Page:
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Oz ambulance service fined over paramedic’s fatal overdose

The Australian state of Victoria’s ambulance service has been convicted and fined A$400,000 (£227,000) for failing to keep proper checks on its morphine and fentanyl supplies after a paramedic died of an overdose. 

Oz ambulance service fined over paramedic’s fatal overdose
Image credit: © iStock/illarionovdv

Ambulance Victoria pleaded guilty to failing to provide a safe working environment and failing to ensure volunteer officers were not exposed to risks under the Occupational Health and Safety Act 2004. The organisation was fined A$200,000 (£113,500) on each charge at Warrnambool Magistrates’ Court on 8 March.

The prosecution follows a WorkSafe Victoria investigation into Ambulance Victoria’s management of scheduled medication after the paramedic was found dead at the ambulance station in Heywood near Portland, 357 km west of Melbourne, in January 2015 by his wife and son. The paramedic was a team manager with 30 years’ experience and the only employee working at the station. The court heard both morphine and fentanyl were found in his system. He died due to drug toxicity.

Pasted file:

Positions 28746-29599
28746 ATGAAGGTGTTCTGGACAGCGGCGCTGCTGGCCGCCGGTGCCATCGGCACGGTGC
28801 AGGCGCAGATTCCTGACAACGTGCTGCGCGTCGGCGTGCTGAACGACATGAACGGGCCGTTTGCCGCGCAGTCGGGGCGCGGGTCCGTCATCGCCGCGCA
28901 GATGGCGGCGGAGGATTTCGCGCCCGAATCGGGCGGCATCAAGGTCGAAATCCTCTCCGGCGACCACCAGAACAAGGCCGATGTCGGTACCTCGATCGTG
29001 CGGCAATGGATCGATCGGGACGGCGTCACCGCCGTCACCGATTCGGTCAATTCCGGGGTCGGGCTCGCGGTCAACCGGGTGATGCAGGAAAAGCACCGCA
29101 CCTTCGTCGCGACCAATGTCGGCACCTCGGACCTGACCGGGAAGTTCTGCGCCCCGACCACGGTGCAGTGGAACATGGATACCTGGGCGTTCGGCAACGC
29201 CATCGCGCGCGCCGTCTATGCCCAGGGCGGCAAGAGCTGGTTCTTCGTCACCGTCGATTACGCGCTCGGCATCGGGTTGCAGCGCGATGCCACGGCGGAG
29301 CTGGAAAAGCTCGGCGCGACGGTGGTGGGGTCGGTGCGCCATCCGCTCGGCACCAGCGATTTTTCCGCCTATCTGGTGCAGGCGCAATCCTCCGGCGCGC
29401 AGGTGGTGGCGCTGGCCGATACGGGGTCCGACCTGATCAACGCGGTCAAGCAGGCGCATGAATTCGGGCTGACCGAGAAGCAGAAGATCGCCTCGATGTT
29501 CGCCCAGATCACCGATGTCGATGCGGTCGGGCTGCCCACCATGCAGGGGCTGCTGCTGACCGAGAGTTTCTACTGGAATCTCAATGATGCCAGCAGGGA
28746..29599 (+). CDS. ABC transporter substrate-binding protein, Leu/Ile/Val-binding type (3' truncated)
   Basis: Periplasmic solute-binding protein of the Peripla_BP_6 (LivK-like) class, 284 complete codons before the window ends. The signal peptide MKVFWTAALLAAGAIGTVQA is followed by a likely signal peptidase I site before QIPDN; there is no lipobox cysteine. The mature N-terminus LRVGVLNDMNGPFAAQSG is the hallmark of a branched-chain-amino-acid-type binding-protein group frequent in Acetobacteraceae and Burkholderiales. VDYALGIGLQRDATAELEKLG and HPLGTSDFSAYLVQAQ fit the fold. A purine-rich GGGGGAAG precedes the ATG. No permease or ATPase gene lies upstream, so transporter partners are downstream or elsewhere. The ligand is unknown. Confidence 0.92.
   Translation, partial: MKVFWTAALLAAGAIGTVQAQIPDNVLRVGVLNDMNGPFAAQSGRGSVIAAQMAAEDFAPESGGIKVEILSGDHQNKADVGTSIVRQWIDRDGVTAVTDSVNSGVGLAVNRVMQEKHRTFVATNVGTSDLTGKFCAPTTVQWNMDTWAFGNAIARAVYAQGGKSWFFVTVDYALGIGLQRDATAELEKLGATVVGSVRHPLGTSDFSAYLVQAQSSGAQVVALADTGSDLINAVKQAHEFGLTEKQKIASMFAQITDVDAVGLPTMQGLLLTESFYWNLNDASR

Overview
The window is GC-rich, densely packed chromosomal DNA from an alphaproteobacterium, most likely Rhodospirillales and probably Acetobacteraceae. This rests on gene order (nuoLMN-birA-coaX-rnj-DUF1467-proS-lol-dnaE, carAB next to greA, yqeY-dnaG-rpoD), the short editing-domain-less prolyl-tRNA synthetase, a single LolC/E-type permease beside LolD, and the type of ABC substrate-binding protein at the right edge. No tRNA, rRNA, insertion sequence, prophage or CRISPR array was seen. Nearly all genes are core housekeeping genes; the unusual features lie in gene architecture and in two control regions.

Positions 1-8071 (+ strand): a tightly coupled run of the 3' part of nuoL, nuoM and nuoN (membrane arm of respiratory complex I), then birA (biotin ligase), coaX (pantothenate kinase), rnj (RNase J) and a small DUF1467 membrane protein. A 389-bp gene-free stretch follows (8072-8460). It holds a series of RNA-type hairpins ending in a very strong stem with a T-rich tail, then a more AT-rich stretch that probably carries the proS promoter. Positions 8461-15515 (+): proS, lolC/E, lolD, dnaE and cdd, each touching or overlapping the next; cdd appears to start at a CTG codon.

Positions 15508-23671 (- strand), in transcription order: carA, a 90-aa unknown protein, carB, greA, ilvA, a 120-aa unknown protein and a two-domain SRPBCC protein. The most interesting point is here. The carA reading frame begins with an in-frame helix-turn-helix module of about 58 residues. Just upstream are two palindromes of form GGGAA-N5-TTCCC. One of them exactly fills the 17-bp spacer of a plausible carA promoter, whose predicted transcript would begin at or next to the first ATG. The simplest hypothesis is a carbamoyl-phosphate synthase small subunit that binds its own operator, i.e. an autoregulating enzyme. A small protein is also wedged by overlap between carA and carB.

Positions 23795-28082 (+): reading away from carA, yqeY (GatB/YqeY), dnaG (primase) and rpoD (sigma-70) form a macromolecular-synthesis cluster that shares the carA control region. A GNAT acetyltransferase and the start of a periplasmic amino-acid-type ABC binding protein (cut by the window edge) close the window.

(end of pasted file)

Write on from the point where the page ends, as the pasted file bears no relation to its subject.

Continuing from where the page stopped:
WorkSafe Victoria’s investigation found that three-monthly audits on receipt, movement, administration and disposal of the strong painkillers were missed. 

Since the incident, Ambulance Victoria has made changes to the management of its drug stocks, including introducing a regular check of records to identify any unusual ordering or administration patterns for both drugs.

The Independent Broad-based Anti-corruption Commission (IBAC) carried out an investigation in 2017 which identified several paramedics who used illicit drugs, including one who stole and used fentanyl and morphine. 

IBAC recommended a comprehensive review of the use of illicit drugs and the misuse of drugs of dependence by Ambulance Victoria’s employees as well as the development and implementation of a more robust framework to prevent and detect such drug use.

Ambulance Victoria is due to provide IBAC with a progress report by 30 March.

Nick Warburton is deputy editor of IOSH Magazine 

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